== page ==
Madison - St. Clair Record

Wednesday, February 26, 2020

Illinois Supreme Court approves new rule mandating jury trials in certain cases under mental health code

By Shanice Harris | May 12, 2017

Springfield capitol

SPRINGFIELD — Chief Justice Lloyd Karmeier and the Illinois Supreme Court announced last month the approval of Supreme Court Rule 293, which requires that all trial courts commence a jury trial if requested by a respondent in an involuntary admission proceeding.

The new rule is now in effect, and all proceeding requests must be met within 30 days under the Mental Health and Development Disabilities Code.

The rule was initially proposed by the Supreme Court Advisory Committee for Justice and Mental Health Planning. The committee found it necessary to add a rule to the books to clarify the time limitation trial courts had to put together a jury in a mental health involuntary commitment hearing.

The committee discussed an appropriate time frame and encouraged feedback from several circuit courts in the Madison County area. The surveys were written and distributed by the Administrative Office of the Illinois Courts and the Conference of Chief Judges.

“Jury trial requirements in involuntary admission proceedings under the Mental Health and Developmental Disabilities Code have been the source of considerable confusion and debate," Chief Justice Karmeier said in the announcement.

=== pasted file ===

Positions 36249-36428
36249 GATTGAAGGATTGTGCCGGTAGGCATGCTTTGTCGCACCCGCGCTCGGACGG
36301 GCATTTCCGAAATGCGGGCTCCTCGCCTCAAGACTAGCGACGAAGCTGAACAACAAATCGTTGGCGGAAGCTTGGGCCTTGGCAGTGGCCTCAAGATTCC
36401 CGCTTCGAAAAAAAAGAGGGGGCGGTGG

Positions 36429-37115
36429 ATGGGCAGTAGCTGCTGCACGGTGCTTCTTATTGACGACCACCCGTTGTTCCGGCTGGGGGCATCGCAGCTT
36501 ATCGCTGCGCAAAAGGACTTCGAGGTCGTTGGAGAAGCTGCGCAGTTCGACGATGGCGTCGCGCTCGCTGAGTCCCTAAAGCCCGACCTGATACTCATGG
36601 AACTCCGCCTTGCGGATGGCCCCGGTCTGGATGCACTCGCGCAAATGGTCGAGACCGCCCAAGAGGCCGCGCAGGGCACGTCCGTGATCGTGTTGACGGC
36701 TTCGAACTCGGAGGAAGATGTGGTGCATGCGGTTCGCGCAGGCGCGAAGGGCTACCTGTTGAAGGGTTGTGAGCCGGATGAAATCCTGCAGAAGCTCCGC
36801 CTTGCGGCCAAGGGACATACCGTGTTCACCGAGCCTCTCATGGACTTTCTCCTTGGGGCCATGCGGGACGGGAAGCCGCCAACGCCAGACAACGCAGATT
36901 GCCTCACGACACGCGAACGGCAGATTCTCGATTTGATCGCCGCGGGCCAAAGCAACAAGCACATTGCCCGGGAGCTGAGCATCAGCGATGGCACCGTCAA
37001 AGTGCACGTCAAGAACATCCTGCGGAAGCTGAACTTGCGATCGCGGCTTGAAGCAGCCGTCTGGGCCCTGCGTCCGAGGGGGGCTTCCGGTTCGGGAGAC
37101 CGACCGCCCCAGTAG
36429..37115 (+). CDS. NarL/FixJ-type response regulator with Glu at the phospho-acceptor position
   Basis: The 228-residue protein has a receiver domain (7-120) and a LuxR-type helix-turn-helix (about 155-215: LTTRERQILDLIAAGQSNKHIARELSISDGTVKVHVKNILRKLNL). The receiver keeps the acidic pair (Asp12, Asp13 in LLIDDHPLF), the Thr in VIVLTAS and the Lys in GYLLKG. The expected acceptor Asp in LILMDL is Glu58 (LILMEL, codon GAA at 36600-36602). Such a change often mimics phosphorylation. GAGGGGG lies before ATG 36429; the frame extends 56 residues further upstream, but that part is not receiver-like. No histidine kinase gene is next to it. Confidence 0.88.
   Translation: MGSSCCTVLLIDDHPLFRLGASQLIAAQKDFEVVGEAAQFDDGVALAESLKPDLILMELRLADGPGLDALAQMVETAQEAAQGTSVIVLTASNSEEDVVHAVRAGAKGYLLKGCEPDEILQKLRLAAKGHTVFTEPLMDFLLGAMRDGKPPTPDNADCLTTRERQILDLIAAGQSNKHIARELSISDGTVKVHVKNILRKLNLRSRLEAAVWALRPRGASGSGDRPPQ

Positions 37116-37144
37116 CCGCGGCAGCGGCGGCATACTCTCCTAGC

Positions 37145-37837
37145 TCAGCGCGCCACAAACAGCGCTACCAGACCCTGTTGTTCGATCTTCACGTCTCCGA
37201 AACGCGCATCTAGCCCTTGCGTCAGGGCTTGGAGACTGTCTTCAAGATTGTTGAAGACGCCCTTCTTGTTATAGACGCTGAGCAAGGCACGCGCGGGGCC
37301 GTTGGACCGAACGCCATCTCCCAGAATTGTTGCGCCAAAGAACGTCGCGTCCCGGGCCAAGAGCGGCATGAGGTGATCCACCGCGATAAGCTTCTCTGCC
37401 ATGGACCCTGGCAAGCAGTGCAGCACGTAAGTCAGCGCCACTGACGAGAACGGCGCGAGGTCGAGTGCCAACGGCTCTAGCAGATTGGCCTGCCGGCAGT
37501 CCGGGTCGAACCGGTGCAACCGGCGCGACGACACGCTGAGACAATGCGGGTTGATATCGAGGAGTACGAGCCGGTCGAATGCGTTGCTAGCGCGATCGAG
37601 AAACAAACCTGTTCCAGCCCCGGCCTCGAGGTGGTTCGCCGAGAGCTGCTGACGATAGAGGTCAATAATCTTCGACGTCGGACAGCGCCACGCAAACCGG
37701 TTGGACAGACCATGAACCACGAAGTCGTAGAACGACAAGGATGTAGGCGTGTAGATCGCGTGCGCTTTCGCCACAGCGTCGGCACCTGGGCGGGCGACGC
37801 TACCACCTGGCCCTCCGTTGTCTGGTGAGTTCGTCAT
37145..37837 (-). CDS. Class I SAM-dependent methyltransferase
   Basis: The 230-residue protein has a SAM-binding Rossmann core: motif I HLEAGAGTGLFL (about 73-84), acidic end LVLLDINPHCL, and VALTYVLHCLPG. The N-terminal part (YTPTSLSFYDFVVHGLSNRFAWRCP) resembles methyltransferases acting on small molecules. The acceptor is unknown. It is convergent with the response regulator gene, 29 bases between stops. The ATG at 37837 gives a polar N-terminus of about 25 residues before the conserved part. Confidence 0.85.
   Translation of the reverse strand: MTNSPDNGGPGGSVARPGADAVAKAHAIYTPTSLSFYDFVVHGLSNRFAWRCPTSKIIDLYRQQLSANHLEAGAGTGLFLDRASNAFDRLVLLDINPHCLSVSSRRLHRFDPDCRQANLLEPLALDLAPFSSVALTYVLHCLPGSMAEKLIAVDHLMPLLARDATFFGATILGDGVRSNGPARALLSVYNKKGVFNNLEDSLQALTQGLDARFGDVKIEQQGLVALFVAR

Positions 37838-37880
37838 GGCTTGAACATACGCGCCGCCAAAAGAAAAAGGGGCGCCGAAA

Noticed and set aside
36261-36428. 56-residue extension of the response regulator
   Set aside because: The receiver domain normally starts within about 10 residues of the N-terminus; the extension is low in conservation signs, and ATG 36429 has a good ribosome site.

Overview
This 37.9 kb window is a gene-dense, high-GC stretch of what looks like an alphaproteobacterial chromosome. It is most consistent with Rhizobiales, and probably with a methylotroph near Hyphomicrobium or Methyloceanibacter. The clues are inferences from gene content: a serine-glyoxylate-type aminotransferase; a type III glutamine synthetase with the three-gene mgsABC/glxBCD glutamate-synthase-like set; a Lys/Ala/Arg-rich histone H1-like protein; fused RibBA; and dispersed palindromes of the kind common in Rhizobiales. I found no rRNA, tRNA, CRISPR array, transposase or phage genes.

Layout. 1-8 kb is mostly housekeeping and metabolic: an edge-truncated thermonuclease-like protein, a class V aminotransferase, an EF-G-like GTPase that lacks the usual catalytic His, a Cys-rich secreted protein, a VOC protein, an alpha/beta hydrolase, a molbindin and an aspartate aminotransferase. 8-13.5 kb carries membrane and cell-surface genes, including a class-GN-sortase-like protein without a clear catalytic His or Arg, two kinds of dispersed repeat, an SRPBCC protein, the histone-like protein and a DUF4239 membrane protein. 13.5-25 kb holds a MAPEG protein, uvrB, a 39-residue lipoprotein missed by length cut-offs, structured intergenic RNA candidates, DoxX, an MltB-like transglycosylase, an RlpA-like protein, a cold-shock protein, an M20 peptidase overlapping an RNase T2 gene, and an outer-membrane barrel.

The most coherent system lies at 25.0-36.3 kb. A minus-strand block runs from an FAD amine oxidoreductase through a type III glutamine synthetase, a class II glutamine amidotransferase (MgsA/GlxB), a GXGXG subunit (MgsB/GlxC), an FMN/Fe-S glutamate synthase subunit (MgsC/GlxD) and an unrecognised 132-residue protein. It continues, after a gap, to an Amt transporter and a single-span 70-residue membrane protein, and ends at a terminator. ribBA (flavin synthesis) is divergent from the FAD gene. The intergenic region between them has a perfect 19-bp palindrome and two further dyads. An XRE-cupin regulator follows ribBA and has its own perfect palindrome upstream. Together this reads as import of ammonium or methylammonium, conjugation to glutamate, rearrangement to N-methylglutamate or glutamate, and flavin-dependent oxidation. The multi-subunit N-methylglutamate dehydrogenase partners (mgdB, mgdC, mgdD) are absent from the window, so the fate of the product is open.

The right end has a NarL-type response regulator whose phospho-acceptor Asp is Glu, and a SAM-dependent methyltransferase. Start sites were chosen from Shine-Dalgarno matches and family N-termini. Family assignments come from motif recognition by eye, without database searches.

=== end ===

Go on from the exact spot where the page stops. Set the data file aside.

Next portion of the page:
“The Court is grateful for the effort and insight which the members of the Committee brought to this task and are pleased to implement its recommendations. The Court is confident that the new rule will provide much needed guidance to the courts and officials charged with enforcing the orders and, in so doing, ensure full and proper protection of the fundamental liberty interests of citizens facing involuntary admission or treatment for mental health issues,” he continued.

The new rule—which includes standardized and uniform orders—will help judges navigate the many mental health cases that they hear in a week. It will allow protocol to be clear, concise and complete.

"Our Committee spent considerable time in study and consultation with judges and others knowledgeable in this area of law throughout the state to develop this new rule and the uniform orders for mental health proceedings," said Justice Kathryn Zenoff, Chair of the Special Supreme Court Advisory Committee. 

"We were especially aware of the importance of the fundamental liberty interests in these types of proceedings. We recognized the need to assure clarity and completeness by judges in making the necessary findings and in adherence to specific deadlines when jury trials were requested," she added.

To read the entire Supreme Court Rule 293, visit

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